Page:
Public health shouldn’t depend on privilege.

Government Measures

Ok, there are almost no government measures left, but Canada still requires masks on airlines and in airports and THANK GOODNESS IT DOES.

Yes the air on the airplanes is heavily filtered, blah blah blah, but it wasn’t as good as I was expecting (more on that below). I saw a study (linked to on Twitter, can’t find it at the moment) which suggests that the filtering on airplanes makes the 18 inch space between your face and the person sitting next to you equivalent to a 2 meter distance. So the filtering does help, a lot, but without masks it’s not going to be enough.

Australia was also in a BA 5 wave while we were there and there was lots of hand-wringing and suggestions that it was strongly recommended to wear masks in indoor spaces, but no mandates, so guess what? Not many other people were wearing masks.

(Effective) Masks

We wore KN-95-equivalent masks everywhere, except in the house where we stayed and in two other relatives’ houses, who were part of our visit bubble (and who also aggressively rapid tested whenever anyone felt even the slightest bit off). Every public transit vehicle. Every shop. Every indoor space, and some outdoor spaces when they were crowded. I was really proud of my kids, who were almost always the only kids wearing a mask (and often no one else around us was masking). They masked up without complaint every time. They slept in their masks on the plane. They asked me whether I had masks whenever we left the house. When one of our relatives had a big family party four days before we left to come home, my kids put their masks on every single time they went into the house, even though they were surrounded by unmasked children.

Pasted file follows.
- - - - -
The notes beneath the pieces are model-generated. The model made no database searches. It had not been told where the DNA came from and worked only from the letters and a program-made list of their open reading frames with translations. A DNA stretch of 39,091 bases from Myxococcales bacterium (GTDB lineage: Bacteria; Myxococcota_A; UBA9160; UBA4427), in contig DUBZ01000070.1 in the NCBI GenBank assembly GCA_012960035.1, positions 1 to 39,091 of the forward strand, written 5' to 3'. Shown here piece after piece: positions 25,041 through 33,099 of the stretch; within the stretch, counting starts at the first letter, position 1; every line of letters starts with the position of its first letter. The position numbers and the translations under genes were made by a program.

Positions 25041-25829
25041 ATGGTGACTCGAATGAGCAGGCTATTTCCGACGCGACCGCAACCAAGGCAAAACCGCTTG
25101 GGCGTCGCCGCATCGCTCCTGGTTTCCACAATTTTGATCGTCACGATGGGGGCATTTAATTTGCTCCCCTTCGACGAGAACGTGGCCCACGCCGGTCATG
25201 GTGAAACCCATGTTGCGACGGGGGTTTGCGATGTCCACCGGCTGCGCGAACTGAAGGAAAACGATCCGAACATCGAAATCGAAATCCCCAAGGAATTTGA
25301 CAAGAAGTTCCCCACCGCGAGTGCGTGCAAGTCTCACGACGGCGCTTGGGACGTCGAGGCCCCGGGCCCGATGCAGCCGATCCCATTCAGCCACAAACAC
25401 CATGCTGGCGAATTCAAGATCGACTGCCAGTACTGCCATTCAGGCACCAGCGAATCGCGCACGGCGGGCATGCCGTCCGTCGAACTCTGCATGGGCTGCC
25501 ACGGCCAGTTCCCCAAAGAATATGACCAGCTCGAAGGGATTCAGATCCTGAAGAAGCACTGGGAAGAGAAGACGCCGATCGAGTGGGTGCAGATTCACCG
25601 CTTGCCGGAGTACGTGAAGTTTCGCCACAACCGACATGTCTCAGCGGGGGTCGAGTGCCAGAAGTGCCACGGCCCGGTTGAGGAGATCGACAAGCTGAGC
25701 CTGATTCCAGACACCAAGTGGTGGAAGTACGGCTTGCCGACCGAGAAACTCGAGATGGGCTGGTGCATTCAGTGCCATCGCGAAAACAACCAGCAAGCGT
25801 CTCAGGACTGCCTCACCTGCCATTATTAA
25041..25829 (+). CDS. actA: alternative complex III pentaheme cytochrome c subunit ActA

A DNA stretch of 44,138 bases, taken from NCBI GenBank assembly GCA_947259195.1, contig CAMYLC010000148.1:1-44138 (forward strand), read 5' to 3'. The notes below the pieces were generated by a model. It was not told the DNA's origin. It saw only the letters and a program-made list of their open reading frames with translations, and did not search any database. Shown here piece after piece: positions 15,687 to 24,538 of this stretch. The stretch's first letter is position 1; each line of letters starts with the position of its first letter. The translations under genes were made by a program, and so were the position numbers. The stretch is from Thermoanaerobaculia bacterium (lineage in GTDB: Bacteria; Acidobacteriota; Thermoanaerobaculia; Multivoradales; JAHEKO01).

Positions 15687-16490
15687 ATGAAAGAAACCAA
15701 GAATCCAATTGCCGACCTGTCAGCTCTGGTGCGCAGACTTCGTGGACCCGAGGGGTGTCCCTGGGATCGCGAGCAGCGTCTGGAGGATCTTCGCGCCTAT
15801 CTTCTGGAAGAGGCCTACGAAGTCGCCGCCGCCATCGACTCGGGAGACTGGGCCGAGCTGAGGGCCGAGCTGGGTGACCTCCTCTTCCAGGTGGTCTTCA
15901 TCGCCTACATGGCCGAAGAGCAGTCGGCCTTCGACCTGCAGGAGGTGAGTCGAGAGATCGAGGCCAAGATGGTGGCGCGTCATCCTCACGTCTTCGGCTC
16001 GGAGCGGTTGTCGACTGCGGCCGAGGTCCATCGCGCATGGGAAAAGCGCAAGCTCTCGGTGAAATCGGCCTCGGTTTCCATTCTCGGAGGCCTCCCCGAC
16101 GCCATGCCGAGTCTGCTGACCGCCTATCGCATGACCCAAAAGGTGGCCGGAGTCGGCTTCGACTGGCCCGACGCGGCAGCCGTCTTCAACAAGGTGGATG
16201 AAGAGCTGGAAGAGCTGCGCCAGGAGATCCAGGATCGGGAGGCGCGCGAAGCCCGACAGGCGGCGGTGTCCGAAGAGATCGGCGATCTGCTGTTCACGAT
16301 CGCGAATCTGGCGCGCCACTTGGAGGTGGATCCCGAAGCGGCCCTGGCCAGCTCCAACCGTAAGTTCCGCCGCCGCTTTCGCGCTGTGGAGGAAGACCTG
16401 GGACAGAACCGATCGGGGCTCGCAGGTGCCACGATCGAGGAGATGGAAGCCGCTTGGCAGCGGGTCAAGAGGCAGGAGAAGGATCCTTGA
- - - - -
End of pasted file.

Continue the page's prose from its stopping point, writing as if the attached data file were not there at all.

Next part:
We get our masks here (no affiliation, I just love them and want them to get all the recognition they deserve). I brought packs of their kid-sized masks for my SIL, who struggles to find good KN-95s for children in Australia.

When we took 113 hours to get there, we went through a crazy amount of masks. I packed way more than I thought we would need, and I’m so glad I did. I’m also glad we didn’t lose our luggage because I underestimated on the way there how many masks we would need to have in our carry on. Lesson learned.

The masks we buy cost $15.90 (plus tax) for 10. They’re good for eight hours continuous wearing (but in theory you can then air them out and reuse them if they’re not dirty/damaged – the kids’ masks have never made it past a full day of wear). We have spent hundreds on them in the past year.

Rapid (and Molecular) Tests

I brought 20 rapid tests on our trip. We used almost all of them. Some of them were free; some of them we bought online.

We used them to confirm none of us caught Covid on our (extended) journey there.

We used them to gather safely with family.

We used them whenever one of us appeared symptomatic. Some relatives we spent a lot of time with nearly always had cold/allergy symptoms (which inevitably transferred to us). So we all spent heaps of time doing rapid tests to be certain that’s all it was.

We also had a couple of the Lucira Check It molecular tests, which are an at-home PCR-level test. These are really expensive – $75 USD per test. One of my relatives has access to a steady supply of them as a work benefit, and they’re able to flick a few extras on to us. Without easy access to PCR testing, these help us determine whether we need to be masking the entire household during those days when a rapid test might produce a false negative.

We used one when E. had a weird rapid test result (a shadow, not a line, and not quite in the right spot for the second line) and one when Q. was sick with the other family’s cold and we had a big family event to attend. Both times the tests were negative. Both times the result was a huge relief.